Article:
When it comes to California’s acute housing shortage, we prefer market-based solutions to governmental band-aids. Such solutions have the advantage of working and more quickly. That’s the same conclusion the Legislative Analyst’s Office reached in 2016.
Unfortunately, in California it is government that has most frequently gotten in the way of building more housing.
Start with the California Environmental Quality Act, which has been “weaponized” (in the words of outgoing state Sen. Anthony Cannella) to bring any number of good projects – from housing to roads to shopping centers – to a screeching halt. The California Building Industry Association says the most common target for CEQA challenges are housing projects. Such lawsuits increase costs – CEQA challenges must be fought in court, and lawyers are expensive – but they also create years-long delays.
Then there are some of the nation’s highest building fees. Local fees and permits average $23,000 per home in California; the national average is $6,000.
Premium content for only $0.99
For the most comprehensive local coverage, subscribe today.
Next, look at where the housing is needed. Most of California’s jobs are in coastal urban centers, but the LAO says 99 percent of the land that could be used for new homes there has already been developed. That means much of the new building must move east, away from the coast. This doesn’t come as a surprise to anyone living here.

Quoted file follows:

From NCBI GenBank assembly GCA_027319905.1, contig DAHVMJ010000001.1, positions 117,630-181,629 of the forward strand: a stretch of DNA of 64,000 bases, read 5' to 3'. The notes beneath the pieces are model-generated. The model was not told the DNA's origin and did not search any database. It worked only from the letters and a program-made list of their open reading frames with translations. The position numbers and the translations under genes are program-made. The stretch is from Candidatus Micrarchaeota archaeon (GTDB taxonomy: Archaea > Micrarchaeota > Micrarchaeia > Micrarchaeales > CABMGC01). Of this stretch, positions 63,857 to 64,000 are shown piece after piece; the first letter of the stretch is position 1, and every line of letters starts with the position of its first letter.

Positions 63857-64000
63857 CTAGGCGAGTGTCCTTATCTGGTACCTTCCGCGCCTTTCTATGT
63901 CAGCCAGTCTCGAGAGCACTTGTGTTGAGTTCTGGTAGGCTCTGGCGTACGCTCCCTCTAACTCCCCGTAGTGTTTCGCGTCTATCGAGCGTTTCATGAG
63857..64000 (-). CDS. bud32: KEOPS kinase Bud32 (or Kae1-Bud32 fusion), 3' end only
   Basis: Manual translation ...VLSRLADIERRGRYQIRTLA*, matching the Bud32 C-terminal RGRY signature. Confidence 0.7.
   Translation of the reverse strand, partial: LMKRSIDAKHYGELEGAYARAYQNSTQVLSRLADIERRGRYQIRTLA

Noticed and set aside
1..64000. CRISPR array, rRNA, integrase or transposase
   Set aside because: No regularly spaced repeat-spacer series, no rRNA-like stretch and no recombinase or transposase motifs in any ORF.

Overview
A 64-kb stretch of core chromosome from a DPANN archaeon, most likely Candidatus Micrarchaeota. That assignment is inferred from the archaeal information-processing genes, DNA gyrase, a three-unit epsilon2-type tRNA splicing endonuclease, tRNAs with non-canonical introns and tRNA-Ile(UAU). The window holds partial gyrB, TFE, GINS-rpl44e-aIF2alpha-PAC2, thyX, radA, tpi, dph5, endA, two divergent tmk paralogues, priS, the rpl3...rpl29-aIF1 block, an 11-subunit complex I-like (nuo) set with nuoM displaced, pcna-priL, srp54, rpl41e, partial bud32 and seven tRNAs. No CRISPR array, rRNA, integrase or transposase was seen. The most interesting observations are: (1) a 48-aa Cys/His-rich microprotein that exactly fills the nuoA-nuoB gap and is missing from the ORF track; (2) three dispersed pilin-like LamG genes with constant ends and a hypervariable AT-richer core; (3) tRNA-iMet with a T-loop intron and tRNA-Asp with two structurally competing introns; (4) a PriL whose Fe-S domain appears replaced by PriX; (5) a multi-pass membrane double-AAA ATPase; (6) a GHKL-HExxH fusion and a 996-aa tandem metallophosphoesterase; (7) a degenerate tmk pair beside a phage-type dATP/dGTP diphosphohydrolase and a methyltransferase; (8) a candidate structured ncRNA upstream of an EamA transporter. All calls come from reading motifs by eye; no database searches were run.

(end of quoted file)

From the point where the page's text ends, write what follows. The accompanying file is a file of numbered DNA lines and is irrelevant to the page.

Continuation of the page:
Another obstacle to more housing is good, old-fashioned greed. Those of us who already own homes know very well their current value. Maybe we paid $175,000 or $250,000 for a home in 1995 or 2000, but now it’s worth twice that much. More housing, obviously, will drive down that appreciation. Who wants that?
Is it any wonder that housing costs are driving more and more Californians into poverty? It’s why people pay $1,000 a month for a one-bedroom apartment in the Valley and $3,500 in the Bay Area or L.A.?
What can we do?
Since our elected officials can’t find the gumption to make CEQA rules more equitable, or insist that cities create more reasonable building-fee schedules, or encourage more infill, we should give Proposition 1 and Proposition 2 a shot.
Proposition 1’s $4 billion sets aside $1.5 billion to provide loans to renovate or build more rental housing. Millions more would go toward grants to build or improve sewers, roads and water systems in cities.
It provides $1 billion for the CalVet Home Loan Program, helping veterans buy homes, farms and mobile homes. It has programs for mortgage assistance, farm-worker housing and it encourages new housing near transportation corridors – such as, say, downtown Modesto which soon will be a stop on the ACE train.
Proposition 1 could actually move the needle.
Proposition 2 is focused specifically on creating more housing for the homeless, authorizing $2 billion for permanent housing if it includes a direct connection to supportive services.
Many believed that Proposition 63 addressed a portion of this crisis through its “No Place Like Home” program, which authorized $2 billion in bonds to build short-term housing. But that program has been tied up in lawsuits. The money has been collected and allocated, but can’t be spent.
Proposition 2 would put a stop to the legal maneuvering and allow the money to be used as voters originally decreed. It’s unfortunate that we need a new proposition to affirm our intent in an old one. But that’s California. Vote yes on Proposition 2 to help the homeless, and Proposition 1 to help build more homes.